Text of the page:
The first type is the generalized absence seizure. The EEG recording of an absence seizure in Figure 1 shows an epileptic rhythm occurring for about 10 s in recordings from surface EEG electrodes. The seizure epoch has a dominant frequency at about 3 Hz and is recognizable by the comparatively large amplitude in all signals. The frequency is consistent across channels, with a trend to decrease toward the end. The most typical feature in absence seizures are the spike-and-wave discharges (SWD). These can best be seen in e.g., prefrontal channels Fp1 and Fp2, while other channels may lack the “spike” component (e.g., channel Cz). Other channels appear to have a more complex waveform (e.g., channel T5 during the first third of the seizure). During the course of the seizure, most channels appear to undergo slow transformations of the waveform. The most obvious spatial characteristic is that the epileptic rhythm is recorded from essentially all locations, and that the degree of correlation (or, more generally, interrelation) is higher during the seizure when compared to pre- and post-seizure periods. Topographic mappings of the spatial voltage distributions are shown for three distinct time points at the bottom of Figure 1.
Figure 1. EEG of a spontaneous absence seizure in a pediatric patient. Potentials from standard surface electrodes are plotted against time. Horizontal axis spans about 16 s. Below are three topographic potential mappings projected on the scalp (seen from above).
A number of the dynamical features mentioned have been addressed in neural mass modeling studies. For instance, competing but plausible hypothesis have been advanced for the sudden transition in and out of the seizure state. The first is based on the notion of bifurcation. A bifurcation describes a change in the qualitative behavior of a dynamical system while the setting of the system is varied. In a mathematical model, bifurcations are caused by changes of parameter values. Physiologically this implies some change of e.g., connection strength between or external input to neural populations. Bifurcation theory is then used to characterize and classify these transitions between qualitative states. These states can be identified with, for example, normal and epileptic rhythms (Taylor and Baier, 2011; Wang et al., 2012).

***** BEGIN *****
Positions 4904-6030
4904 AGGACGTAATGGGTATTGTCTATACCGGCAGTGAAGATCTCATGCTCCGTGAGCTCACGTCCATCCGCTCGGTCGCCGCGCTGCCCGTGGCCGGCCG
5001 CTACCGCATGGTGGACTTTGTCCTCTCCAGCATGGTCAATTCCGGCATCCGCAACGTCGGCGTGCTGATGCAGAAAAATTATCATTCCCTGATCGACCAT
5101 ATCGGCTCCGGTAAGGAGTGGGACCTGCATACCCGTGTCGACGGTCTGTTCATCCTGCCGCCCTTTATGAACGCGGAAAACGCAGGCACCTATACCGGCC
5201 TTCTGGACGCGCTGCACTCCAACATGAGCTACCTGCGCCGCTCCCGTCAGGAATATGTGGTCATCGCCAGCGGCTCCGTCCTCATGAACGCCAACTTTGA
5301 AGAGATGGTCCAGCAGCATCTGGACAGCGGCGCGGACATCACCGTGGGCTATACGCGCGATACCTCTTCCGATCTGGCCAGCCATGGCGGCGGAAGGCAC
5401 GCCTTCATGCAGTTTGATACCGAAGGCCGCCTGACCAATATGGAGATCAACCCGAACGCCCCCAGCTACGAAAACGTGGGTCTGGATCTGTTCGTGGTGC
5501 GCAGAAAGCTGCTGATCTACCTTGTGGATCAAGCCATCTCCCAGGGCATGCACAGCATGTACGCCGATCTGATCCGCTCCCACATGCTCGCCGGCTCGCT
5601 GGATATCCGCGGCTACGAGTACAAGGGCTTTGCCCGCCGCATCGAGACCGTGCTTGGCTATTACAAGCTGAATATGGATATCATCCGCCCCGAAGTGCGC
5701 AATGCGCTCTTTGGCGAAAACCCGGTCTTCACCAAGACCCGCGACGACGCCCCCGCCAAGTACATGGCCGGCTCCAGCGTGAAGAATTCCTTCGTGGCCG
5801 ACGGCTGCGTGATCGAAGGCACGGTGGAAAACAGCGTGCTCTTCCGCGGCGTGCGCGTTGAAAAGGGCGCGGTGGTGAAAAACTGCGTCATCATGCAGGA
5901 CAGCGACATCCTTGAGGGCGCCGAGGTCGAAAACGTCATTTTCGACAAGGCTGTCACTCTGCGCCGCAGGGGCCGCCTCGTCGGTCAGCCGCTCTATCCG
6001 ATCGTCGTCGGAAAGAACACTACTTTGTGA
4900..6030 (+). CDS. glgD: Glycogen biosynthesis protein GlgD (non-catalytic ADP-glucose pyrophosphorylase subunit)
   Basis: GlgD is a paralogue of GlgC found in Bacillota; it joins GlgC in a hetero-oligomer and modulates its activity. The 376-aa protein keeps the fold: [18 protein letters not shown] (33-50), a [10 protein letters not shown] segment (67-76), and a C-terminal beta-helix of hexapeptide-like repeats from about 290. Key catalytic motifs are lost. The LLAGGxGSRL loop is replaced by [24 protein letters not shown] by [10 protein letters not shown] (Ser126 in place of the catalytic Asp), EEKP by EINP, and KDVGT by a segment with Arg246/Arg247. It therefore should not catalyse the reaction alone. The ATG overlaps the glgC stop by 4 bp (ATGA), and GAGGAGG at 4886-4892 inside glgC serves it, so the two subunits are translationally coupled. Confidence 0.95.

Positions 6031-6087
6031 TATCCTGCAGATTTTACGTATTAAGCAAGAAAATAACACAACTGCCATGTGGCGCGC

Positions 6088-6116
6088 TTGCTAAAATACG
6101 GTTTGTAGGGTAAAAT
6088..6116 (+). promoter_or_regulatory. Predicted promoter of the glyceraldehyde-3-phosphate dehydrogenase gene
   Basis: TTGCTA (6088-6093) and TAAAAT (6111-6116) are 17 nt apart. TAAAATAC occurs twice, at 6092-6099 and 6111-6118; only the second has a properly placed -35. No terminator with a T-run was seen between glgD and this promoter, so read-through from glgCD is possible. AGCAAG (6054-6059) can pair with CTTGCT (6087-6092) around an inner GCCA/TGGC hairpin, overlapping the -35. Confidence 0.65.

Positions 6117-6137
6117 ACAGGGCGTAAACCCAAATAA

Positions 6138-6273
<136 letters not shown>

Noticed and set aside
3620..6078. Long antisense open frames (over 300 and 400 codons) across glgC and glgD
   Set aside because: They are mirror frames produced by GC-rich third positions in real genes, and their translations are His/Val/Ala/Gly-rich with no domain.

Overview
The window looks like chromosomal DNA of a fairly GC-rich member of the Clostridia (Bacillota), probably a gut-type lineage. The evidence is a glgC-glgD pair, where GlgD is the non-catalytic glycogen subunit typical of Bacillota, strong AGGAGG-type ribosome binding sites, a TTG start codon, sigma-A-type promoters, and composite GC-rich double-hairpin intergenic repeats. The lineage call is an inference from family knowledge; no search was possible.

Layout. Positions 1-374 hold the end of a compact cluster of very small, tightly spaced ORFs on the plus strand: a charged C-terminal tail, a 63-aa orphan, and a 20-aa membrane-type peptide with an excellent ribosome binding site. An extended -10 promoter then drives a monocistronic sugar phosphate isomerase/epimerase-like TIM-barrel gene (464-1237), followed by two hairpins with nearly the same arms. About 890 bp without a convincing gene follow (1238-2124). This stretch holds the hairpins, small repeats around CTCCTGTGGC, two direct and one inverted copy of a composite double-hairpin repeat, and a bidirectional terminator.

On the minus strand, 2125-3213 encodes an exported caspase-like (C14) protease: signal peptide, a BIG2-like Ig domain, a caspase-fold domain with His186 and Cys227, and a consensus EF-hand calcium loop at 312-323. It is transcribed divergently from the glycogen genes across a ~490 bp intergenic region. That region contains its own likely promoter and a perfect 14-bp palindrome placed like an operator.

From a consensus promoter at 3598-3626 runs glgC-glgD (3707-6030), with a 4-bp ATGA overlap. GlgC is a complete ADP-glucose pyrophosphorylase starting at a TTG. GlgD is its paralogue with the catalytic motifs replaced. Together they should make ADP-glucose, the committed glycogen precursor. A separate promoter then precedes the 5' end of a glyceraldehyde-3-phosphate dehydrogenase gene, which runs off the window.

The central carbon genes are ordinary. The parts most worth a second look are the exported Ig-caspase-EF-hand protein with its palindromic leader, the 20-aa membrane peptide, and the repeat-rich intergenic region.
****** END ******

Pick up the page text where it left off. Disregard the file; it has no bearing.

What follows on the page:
For the explanation of the appearance of SWD in typical absence seizures, a system of interacting thalamic and cortical neural populations was explored (Marten et al., 2009). This study suggested a saddle-node of limit cycle bifurcation. One of the implications of this finding is that a specific change of state is required each time the brain undergoes a transition into the seizure. Alternatively, it was proposed that the dynamical system is in a state of so-called bistability and no parameter change is required for the transition to occur (Lopes da Silva et al., 2003). Physiologically this means that a state of normal brain function and a state of (potentially permanent) epileptic discharges coexist. In a healthy individual these states would be widely separated, however, and the likelihood of seizure would tend to zero. In children with absence epilepsy, the two states would be less separated such that random fluctuations of brain activity in the background state would occasionally lead to a switch to the epileptic state with its characteristic rhythm. A second (equally random) perturbation, or some other mechanism, would then result in the return to the state of normal activity. Both the parameter-dependent and the noise-induced transitions can be explained by a single neural mass model in the vicinity of a saddle-node of limit cycle bifurcation (Marten et al., 2009).